Now, there were a goodly number of servants and peasants and artisans in the Cumulus before all this happened. The Northwesterlies were known for culture and hard workers, and they kept things clean. but Laurial had distracted them with orders and demands — she had them cooking for her and dancing for her entertainment and sewing her new clothes and rearranging the furniture and standing juuust right to improve Magic Mirror reception. And so none of the work that she was supposed to be responsible for was getting done, and the dust and gunk and goo was clogging things up and the clouds were getting greyer and greyer. Then one day, the wyverns began to rear their serpentine heads, hissing, their tails flashing with lightning that split down to the ground.

And the servants and artisans and peasants of the Northwesterlies looked up and saw the wyverns — saw them getting closer and getting stronger — and collectively said, “Oh, no freaking way.” And they got out of town as fast as they could.

Laurial, unfortunately, was sleeping late, as was her wont. So her first indication that she was suddenly alone in the Northwesterlies was when she woke up and discovered there was no breakfast made. Nor anyone to make it. And after a long period of grumbling and the breaking of the coffee maker — it’s not particularly easy to figure out a coffee maker when you’ve never actually used one one before — Laurial put on her traveling clothes and tromped out to the estate to start slapping people and otherwise demanding a reckoning.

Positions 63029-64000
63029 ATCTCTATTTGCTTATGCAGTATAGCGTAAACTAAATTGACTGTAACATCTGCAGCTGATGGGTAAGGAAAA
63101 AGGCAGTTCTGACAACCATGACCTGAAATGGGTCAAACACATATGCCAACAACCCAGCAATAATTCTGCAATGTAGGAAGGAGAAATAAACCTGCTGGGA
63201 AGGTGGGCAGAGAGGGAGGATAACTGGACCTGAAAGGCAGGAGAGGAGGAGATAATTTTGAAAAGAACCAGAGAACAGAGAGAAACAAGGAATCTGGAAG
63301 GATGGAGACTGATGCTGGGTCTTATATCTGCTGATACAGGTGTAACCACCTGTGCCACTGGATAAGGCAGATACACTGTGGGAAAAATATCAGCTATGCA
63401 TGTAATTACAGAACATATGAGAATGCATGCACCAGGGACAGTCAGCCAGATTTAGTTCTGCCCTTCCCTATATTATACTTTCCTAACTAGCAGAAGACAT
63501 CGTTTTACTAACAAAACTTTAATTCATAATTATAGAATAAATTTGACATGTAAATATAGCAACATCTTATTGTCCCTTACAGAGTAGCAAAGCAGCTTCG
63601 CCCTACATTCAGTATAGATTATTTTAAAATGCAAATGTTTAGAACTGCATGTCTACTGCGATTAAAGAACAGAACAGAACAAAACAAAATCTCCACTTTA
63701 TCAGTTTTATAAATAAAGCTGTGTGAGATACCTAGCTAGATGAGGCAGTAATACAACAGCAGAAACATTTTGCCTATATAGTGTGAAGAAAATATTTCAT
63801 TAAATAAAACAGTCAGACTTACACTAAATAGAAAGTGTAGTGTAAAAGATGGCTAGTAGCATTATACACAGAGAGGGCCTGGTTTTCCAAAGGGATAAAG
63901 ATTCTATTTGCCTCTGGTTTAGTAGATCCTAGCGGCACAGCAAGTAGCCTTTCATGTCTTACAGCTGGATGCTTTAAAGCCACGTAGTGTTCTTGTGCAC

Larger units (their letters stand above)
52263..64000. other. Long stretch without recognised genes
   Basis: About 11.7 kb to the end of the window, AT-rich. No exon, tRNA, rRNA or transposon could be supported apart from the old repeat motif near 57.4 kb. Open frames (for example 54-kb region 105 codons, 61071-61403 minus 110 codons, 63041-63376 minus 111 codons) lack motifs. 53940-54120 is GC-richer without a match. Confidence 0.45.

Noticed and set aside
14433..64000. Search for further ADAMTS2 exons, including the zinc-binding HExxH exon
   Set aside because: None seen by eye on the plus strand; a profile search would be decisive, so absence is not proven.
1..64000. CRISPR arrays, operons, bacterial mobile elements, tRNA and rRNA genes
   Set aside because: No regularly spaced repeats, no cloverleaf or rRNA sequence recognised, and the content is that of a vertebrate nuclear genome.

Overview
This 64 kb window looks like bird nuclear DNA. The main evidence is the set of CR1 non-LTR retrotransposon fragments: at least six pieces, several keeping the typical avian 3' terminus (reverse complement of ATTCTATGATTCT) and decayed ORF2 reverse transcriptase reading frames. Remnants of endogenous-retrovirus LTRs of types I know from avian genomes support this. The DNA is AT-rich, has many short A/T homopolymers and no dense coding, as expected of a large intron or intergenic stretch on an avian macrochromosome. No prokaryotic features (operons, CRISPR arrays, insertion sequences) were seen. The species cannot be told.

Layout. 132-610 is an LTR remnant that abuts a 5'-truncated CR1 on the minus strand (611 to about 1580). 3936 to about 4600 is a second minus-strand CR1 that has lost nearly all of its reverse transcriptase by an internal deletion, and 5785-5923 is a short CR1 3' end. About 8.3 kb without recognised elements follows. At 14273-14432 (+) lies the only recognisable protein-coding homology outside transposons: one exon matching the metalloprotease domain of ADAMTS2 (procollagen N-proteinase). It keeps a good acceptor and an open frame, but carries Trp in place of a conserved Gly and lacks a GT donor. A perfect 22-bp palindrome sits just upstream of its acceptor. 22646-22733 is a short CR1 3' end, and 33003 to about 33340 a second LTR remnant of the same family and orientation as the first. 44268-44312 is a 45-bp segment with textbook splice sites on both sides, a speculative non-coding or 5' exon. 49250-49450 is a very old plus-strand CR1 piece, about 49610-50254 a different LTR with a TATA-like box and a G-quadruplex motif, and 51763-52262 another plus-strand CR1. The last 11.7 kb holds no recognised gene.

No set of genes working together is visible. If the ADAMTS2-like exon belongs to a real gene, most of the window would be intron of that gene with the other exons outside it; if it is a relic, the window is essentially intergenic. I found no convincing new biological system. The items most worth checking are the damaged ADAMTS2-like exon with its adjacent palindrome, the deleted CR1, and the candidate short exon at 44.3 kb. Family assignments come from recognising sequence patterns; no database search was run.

Of course, she didn’t get nine feet out of her castle before she discovered that A) there were no people to slap, B) there were wyverns, and C) the wyverns were entirely too large and hostile-looking to slap.

And so, like any smart person who’s discovered she’s way in over her head, she ran into her castle and locked the door. She didn’t think to ask the wyverns if they knew how to work the coffee maker, which is something of a pity since wyverns pull espresso like champs. But that’s neither here nor there.

She probably only had a basic drip machine, anyhow.

Almost certainly. And she’d broken it besides.

So. Trapped in her castle, Laurial had an opportunity to consider what she had done wrong up to that point. She figured out relatively quickly that the lack of cloud maintenance and cleanliness had led to the rise of the Wyverns, but as the people who were trained in cleaning the dust away had all run away, and the Viscountess herself had never received more than the most formal of training with a feather duster (far more for ceremonial purpose than anything else), it looked like things were going to get bad.

So she’s toast?

Well, not yet. It’s a good castle, you see. Made of solid dolomite — and that’s one bad mother building material. So the Wyverns grew and grew outside, feeding off the dust and gunk that continued to collect and spread, slamming their lightning tails, smashing the buildings of the estate other than the castle, cracking lightning stings down to the ground below — generally making a mess of things.

But if she hides, and the people are gone, it’s not going to be a sustainable situation.